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Publication numberUS6980577 B1
Publication typeGrant
Application numberUS 10/392,671
Publication dateDec 27, 2005
Filing dateMar 18, 2003
Priority dateMar 18, 2002
Fee statusPaid
Publication number10392671, 392671, US 6980577 B1, US 6980577B1, US-B1-6980577, US6980577 B1, US6980577B1
InventorsDaniel A. Francis, Chris Decker
Original AssigneeFinisar Corporation
Export CitationBiBTeX, EndNote, RefMan
External Links: USPTO, USPTO Assignment, Espacenet
Vertical laser cavity with a non-planar top mirror
US 6980577 B1
Abstract
A vertical laser cavity includes a non-planar top mirror in order to improve the optical performance of the laser cavity. In one approach, the top mirror is curved to form a plano-concave geometry with the bottom mirror, as opposed to the typical plano—plano geometry. This can reduce diffraction losses and otherwise improve optical performance.
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Claims(29)
1. A layered optical device comprising:
a substrate;
in order along a vertical direction away from the substrate:
a planar bottom mirror;
a plurality of layers comprising at least a buried active region, wherein at least some of the plurality of layers have been removed in lateral areas away from a central vertical laser cavity;
underfill in the space vacated by the removed layers, wherein a top surface of the underfill is below a top surface of the unremoved layers such that a non-planar surface is formed; and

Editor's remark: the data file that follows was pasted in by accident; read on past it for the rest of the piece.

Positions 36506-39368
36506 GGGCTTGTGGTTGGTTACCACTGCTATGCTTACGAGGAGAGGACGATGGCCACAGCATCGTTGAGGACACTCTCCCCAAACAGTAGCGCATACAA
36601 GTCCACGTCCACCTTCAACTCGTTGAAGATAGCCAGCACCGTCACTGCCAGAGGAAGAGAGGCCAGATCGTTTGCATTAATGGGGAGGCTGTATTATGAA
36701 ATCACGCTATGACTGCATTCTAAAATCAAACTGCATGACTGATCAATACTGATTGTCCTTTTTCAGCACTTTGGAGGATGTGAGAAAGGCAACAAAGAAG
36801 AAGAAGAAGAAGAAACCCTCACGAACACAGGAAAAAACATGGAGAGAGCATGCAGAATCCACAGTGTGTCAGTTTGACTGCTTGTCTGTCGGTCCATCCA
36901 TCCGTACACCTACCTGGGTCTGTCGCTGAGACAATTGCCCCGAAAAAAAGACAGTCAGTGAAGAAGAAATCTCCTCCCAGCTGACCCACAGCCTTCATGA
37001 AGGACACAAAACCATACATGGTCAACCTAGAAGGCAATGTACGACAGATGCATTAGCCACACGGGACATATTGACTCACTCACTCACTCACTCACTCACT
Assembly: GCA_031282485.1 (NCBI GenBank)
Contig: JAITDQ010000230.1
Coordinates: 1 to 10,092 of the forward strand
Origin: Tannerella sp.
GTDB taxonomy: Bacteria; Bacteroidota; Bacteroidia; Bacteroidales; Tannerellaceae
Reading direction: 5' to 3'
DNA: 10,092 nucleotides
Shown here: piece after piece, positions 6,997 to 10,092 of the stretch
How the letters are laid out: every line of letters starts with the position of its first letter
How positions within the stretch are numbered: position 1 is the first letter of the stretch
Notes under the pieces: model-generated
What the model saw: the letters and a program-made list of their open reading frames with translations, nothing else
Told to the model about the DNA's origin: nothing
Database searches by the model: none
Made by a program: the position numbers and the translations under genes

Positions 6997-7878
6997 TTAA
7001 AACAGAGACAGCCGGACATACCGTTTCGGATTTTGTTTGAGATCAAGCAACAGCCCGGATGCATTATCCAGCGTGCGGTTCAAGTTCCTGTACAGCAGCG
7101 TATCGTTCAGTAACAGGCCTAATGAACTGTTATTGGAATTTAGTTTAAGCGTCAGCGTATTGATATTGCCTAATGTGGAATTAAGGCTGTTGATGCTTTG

a non-planar top mirror disposed to form a vertical laser cavity with the planar bottom mirror, wherein the planar bottom mirror, buried active region, and non-planar top mirror are integrated on the substrate, and wherein the non-planarity of the top surface is caused by the non-planar surface of the underfill and the unremoved layers; and
a current path traversing the buried active region, for electrically pumping the buried active region to provide gain for the vertical laser cavity.
2. The device of claim 1 wherein the underfill comprises a current blocking layer.
3. The device of claim 1 wherein the plurality of layers includes, in order along a vertical direction away from the substrate:
an n-doped layer, the buried active region, and a first p-doped layer; wherein at least a portion of the n-doped layer, the buried active region, and the first p-doped layer have been removed in lateral areas away from the vertical laser cavity; and
a second p-doped layer that extends laterally beyond the first p-doped layer.
4. A layered optical device comprising:
a substrate;
in order along a vertical direction away from the substrate:
a planar bottom mirror,
a buried active region, and